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Dow futures nosedive as election jitters put global markets into panic mode

U.S. stock index futures tumbled on Wednesday, with investors across the world on edge, as Donald Trump secured the White House.

The Dow Jones industrial average plunged as more than 800 points on first indications of a Republican victory, however, around 3.30 a.m. ET, U.S. futures pared some losses with Dow futures trading down 345 points, the S&P 500 futures slipped 48 points while the Nasdaq e-mini futures tumbled 130 points.

In recent weeks, financial markets both domestically and across the globe had been largely pricing in a victory for Clinton over the Republican nominee. However as election results rolled in on Wednesday, markets were in freefall.

U.S. futures were volatile as election results started rolling out at around 7 p.m. ET. Dow futures were up as much as 100 points at one point before falling as state after state were projected to have picked the Republican candidate.

Just before 3.00 a.m. ET, Hillary Clinton called Donald Trump to concede the presidential election after a stunning turn of events in Tuesday's contest, NBC News reported. Shortly after that, NBC News called the presidency for Trump.

For more coverage from the U.S. Election, follow CNBC's "World Market Live" blog and CNBC's "Your Money, Your Vote".

US President-elect Donald Trump arrives at the New York Hilton Midtown in New York on November 8, 2016.
SAUL LOEB | AFP | Getty Images
US President-elect Donald Trump arrives at the New York Hilton Midtown in New York on November 8, 2016.

Currencies have been on a roller-coaster too, with the Mexican peso having tumbled more than 12 percent against the U.S. dollar, hitting record lows during trade. After the sharp declines seen in the peso, Mexico's central bank said it would hold a joint press conference with the finance ministry at 8.00 a.m. EST on Wednesday; Reuters reported. Meanwhile, the euro and sterling posted gains against the U.S. currency.

Looking to commodities, crude futures sank on election jitters on Wednesday with U.S. WTI and Brent both trading in the red at $44.38 and $45.50 respectively, as of 3.25 a.m. ET. Meanwhile gold jumped almost 5 percent on Wednesday as investors sought safe havens, marking its biggest single-day increase since June when the U.K. voted to leave the European Union. Silver also outperformed.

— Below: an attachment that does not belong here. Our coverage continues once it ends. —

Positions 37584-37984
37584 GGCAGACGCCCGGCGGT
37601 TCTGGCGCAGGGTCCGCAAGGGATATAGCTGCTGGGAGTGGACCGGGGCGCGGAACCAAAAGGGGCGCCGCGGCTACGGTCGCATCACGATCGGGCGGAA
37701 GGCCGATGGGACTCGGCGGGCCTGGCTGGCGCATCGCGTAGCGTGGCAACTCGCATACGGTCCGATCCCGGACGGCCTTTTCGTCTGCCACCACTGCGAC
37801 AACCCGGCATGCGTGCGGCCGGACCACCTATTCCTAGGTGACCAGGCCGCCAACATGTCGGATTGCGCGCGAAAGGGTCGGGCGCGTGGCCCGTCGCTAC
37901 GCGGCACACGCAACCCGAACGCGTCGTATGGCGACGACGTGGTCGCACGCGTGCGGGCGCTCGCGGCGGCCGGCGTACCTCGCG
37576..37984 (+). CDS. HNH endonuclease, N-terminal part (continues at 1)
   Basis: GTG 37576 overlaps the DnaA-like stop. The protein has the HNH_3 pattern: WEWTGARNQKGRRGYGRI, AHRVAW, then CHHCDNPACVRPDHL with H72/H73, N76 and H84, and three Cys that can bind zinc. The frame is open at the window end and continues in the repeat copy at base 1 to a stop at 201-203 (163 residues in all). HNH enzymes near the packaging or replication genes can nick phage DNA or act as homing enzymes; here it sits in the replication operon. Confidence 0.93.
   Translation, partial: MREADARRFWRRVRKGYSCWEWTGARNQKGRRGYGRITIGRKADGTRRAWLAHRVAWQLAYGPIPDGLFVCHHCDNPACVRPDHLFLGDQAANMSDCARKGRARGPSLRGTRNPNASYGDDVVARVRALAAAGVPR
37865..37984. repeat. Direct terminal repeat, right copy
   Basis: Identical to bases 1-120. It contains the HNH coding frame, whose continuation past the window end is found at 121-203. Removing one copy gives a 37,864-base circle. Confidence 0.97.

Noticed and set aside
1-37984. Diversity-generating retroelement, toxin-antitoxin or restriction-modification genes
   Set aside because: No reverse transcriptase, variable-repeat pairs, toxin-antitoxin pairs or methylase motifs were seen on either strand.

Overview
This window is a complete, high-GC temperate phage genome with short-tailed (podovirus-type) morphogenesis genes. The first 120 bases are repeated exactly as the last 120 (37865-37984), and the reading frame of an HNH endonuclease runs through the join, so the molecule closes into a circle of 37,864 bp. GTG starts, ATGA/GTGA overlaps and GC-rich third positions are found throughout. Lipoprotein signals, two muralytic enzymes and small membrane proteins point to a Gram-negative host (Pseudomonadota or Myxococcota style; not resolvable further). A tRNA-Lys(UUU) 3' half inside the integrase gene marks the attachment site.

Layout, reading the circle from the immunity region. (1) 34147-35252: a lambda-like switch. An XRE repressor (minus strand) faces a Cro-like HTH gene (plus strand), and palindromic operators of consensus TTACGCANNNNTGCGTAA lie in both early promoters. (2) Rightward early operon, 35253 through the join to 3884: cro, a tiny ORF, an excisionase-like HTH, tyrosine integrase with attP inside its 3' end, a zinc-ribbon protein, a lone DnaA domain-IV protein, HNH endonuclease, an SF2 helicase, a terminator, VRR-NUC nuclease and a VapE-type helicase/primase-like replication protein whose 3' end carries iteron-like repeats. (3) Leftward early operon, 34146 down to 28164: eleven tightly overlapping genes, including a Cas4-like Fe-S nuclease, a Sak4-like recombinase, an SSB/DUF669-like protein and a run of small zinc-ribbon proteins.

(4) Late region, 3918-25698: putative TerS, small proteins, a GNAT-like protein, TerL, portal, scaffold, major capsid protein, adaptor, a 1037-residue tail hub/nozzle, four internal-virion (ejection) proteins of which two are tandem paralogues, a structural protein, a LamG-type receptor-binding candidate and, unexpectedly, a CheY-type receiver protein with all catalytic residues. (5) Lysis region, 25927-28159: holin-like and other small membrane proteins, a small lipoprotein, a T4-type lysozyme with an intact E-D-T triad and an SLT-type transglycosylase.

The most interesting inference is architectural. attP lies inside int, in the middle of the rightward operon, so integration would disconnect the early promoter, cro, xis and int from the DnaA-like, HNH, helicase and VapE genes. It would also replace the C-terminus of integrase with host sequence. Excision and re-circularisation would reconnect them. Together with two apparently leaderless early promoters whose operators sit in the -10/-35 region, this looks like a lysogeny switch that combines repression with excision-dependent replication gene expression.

Traders on Wall Street aren't the only ones jolted. Markets across the globe are seeing red, with European stocks tumbling during its morning trade. As of 3.25 a.m. ET, the pan-European STOXX 600 fell 1.25 percent, while Asia-Pacific indexes finished in the red overnight. The Nikkei 225 sank more than 5 percent, while Chinese markets also ended in negative territory.

When the news surrounding the U.S. election begins to settle down, the Federal Reserve will be back on the mind of investors, with the world wondering whether the central bank will choose to raise interest rates this year.

On Wednesday, two Fed officials are penciled in to make speeches, with Minneapolis Fed President Neel Kashkari set to speak at 1.30 p.m. ET, and San Francisco Fed President John Williams is expected to speak at the University of San Francisco in the evening.

While the U.S. election is set to be the only show in town for markets, there are a number of companies reporting earnings on Wednesday. Viacom, Wendy's, Mylan and Shake Shack are all set to report.

Norwegian Cruise Line Holdings, Energizer, NetEase, Sun Life Financial, Kite Pharma, SunPower, TeleTech, The Container Store and Virtusa are also releasing results.

Mortgage Applications and Wholesale Trade are also due, coming out at 7.00 a.m. ET and 10.00 a.m. ET respectively. The U.S. Treasury is also set to auction of $23 billion in 10-year notes on Wednesday.

CNBC's Patti Domm, Jacob Pramuk and Reuters contributed to this report.

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